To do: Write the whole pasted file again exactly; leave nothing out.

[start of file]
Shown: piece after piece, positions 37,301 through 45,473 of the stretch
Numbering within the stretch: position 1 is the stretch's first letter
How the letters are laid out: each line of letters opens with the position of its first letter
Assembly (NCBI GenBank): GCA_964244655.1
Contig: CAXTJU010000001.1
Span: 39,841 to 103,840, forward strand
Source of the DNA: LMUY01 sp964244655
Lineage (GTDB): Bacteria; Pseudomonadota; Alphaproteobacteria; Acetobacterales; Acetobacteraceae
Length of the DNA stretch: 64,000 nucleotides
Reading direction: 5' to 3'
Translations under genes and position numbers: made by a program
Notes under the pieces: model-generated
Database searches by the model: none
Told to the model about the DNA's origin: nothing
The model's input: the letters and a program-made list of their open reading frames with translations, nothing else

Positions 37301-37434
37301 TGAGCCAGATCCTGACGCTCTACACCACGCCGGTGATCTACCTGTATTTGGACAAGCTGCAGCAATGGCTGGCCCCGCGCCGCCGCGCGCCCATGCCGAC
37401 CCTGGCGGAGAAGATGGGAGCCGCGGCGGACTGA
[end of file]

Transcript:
Shown: piece after piece, positions 37,301 through 45,473 of the stretch
Numbering within the stretch: position 1 is the stretch's first letter
How the letters are laid out: each line of letters opens with the position of its first letter
Assembly (NCBI GenBank): GCA_964244655.1
Contig: CAXTJU010000001.1
Span: 39,841 to 103,840, forward strand
Source of the DNA: LMUY01 sp964244655
Lineage (GTDB): Bacteria; Pseudomonadota; Alphaproteobacteria; Acetobacterales; Acetobacteraceae
Length of the DNA stretch: 64,000 nucleotides
Reading direction: 5' to 3'
Translations under genes and position numbers: made by a program
Notes under the pieces: model-generated
Database searches by the model: none
Told to the model about the DNA's origin: nothing
The model's input: the letters and a program-made list of their open reading frames with translations, nothing else

Positions 37301-37434
37301 TGAGCCAGATCCTGACGCTCTACACCACGCCGGTGATCTACCTGTATTTGGACAAGCTGCAGCAATGGCTGGCCCCGCGCCGCCGCGCGCCCATGCCGAC
37401 CCTGGCGGAGAAGATGGGAGCCGCGGCGGACTGA